Peru woke up this Sunday with more road blockades and mobilizations calling for the resignation of President Dina Boluarte, despite the fact that at midnight on Saturday
the government extended the state of emergency
in a new attempt to stop the severe political and social crisis that it is experiencing. the country.
extended the state of emergency for 30 days in the regions of Lima, Cusco, Callao and Puno
to stop the protests.
Thus, the military is authorized to intervene together with the police to safeguard public order, after more than a month of marches throughout the country that were firmly repressed and already left nearly 50 dead.
Through a supreme decree published on Saturday night in the official newspaper
, the Executive branch extended, in the areas where the largest protests were reported in the last week, the state of emergency that came into force on December 15 in the entire national territory.
"During the States of Emergency ... the constitutional rights related to the inviolability of the home, freedom of transit through the national territory, freedom of assembly and personal freedom and security are suspended," the decree reads.
The norm also specifies that the National Police of Peru maintains internal order, with the support of the Armed Forces.
also extended the curfew in Puno, the epicenter of the protests
in recent weeks.
The measure will be in force from Sunday for the next ten days, from 8:00 p.m. to 4:00 a.m.
The president of Peru, Dina Boluarte, assures that she will not resign, while trying to stop the protests.
Marches to Lima
The government decision comes at a time when various associations
called for mobilizations from southern Peru to Lima starting Monday,
an action that the authorities describe as a "riot" to destabilize Boluarte.
This Sunday, more than 100 sections of highways were blocked by protesters in 11 of the 25 Peruvian regions that are calling for the resignation of the president, who assumed the presidency on December 7 after Congress dismissed Pedro Castillo after his coup. Failed state.
Until then, Boluarte was vice president, and when she took office, she said in principle that she would serve the mandate until July 2026, which was when it should end.
But then, due to pressure from the street and from Congress, with a majority of the right-wing opposition, she forced her to advance the elections to April 2024.
The protests, which left at least 42 dead in five weeks, according to the Ombudsman's Office -other sources already speak of 49-, resumed on January 4 after a truce for the year-end holidays.
More than 20 people died in the last week alone.
Among the regions with blocked roads were Puno, Arequipa and Cusco (south), reported the Superintendence of Land Transport, adding that
there had never been so many cuts in the current crisis
In Arequipa, dozens of residents blocked the Panamericana Sur highway that reaches the Tacna region, on the border with Chile.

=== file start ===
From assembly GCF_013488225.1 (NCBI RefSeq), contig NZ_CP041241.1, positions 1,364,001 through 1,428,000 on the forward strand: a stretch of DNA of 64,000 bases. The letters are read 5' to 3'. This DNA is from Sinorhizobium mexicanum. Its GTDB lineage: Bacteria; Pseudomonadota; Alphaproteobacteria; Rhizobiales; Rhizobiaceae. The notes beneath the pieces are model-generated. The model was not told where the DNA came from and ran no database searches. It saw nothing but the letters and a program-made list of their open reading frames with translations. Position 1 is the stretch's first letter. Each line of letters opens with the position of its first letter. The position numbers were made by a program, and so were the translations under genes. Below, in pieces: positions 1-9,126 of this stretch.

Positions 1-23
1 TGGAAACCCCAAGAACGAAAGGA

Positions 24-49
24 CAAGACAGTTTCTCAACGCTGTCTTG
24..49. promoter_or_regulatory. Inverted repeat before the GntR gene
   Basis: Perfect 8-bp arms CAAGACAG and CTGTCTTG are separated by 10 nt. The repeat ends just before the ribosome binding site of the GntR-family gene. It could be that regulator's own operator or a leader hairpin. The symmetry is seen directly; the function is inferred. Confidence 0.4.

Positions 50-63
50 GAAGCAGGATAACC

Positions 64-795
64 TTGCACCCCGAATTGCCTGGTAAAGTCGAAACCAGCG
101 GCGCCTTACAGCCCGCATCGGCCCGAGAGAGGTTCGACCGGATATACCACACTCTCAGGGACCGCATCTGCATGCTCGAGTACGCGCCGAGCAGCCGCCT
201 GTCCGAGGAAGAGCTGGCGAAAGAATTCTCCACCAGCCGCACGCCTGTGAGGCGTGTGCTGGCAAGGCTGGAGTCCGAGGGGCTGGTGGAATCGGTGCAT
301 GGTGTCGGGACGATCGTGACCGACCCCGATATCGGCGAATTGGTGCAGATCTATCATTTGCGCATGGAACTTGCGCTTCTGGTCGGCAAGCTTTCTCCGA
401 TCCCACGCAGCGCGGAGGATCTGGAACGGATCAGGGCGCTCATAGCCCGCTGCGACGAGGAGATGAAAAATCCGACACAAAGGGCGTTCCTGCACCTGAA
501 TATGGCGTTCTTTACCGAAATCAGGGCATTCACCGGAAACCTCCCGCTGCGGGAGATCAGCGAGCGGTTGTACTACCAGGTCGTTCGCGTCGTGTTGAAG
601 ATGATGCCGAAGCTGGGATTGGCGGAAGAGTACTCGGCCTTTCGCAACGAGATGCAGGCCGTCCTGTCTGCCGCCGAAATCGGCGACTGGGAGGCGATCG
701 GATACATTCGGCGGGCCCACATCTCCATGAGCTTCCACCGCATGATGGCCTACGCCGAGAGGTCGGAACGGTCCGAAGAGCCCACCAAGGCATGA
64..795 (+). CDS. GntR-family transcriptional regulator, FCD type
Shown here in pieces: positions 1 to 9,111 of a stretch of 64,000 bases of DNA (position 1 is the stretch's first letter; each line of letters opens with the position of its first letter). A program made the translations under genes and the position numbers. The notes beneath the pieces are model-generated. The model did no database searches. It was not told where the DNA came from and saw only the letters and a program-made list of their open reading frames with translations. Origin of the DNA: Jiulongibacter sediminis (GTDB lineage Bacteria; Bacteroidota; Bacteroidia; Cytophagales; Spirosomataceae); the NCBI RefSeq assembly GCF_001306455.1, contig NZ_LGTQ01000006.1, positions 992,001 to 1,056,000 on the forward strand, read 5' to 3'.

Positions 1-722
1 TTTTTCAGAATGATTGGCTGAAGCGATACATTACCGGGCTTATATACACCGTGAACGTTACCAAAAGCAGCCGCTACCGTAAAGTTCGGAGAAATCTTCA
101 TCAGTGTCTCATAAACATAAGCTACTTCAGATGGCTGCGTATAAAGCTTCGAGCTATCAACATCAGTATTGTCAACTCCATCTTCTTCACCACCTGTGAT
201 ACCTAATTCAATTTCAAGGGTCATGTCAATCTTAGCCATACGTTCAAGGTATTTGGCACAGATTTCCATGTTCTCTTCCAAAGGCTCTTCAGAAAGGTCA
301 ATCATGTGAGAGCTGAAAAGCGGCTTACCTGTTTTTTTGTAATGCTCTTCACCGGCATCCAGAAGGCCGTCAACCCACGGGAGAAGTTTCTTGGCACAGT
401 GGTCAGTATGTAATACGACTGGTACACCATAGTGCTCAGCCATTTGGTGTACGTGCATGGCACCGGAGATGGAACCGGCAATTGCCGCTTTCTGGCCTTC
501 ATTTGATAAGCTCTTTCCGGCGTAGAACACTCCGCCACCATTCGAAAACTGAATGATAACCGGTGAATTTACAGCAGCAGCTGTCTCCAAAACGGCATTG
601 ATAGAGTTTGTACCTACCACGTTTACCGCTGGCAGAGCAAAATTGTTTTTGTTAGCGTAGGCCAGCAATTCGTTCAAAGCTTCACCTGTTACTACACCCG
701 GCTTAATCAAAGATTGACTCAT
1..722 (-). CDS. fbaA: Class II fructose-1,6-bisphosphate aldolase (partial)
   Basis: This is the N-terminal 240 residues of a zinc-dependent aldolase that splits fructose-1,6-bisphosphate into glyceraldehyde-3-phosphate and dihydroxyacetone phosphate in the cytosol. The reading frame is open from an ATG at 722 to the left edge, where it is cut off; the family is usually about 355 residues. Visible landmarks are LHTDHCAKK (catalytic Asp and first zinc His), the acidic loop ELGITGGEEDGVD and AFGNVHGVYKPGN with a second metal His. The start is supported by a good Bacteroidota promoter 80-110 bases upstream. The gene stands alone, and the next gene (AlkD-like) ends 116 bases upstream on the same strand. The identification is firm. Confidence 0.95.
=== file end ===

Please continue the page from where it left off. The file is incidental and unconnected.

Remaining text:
Clashes between protesters and police in Peru have already left more than 40 dead in a month.
On Saturday night, dozens of protesters arrived in the Miraflores district, in Lima, after leaving from the central Plaza San Martín.
In Cuzco, train service to the Inca citadel of Machu Picchu resumed on Sunday after two days of paralysis due to protests.
mass for the dead
With photographs placed in the atrium of the cathedral of Lima, a mass was held on Sunday morning to remember the people who died during the protests.
"We want to dedicate this mass to our deceased by human hand in these days. All of them are our deceased, there is no death of another. We are all Peruvians," said the Archbishop of Lima, Carlos Castillo.
The priest named each of the civilian victims and the policeman who was burned alive this week in the city of Juliaca, on the border with Bolivia.
Dozens of people attended the mass officiated in Spanish and Quechua (original language of the Peruvian Andes) in the Basilica Cathedral of Lima.
The president asked for forgiveness on Friday for the deaths caused by the crisis and urged Congress to speed up the procedures to hold early elections in April 2024 and
The Archbishop of Lima, Carlos Castillo, led this Sunday a tribute to those killed during the protests in Peru.
According to a poll published on Sunday by the Ipsos company, Boluarte has a 71% disapproval rate.
The poll, with a sample of 1,199 people carried out on January 13, indicates that 63% of those surveyed believe that violent actions in the regions are "organized by political movements."
The Deputy Minister of Territorial Governance, José Muro, pointed out that the government's commitment is to establish this week spaces for dialogue in the regions in conflict in order to meet the postponed social demands.
"Tell our brothers that this week we intend to establish spaces for dialogue to begin to meet the demands. We transmit this as a commitment from the Executive's social management and dialogue team, articulating efforts with regional and local governments," Muro told the channel. of state television TV Peru.
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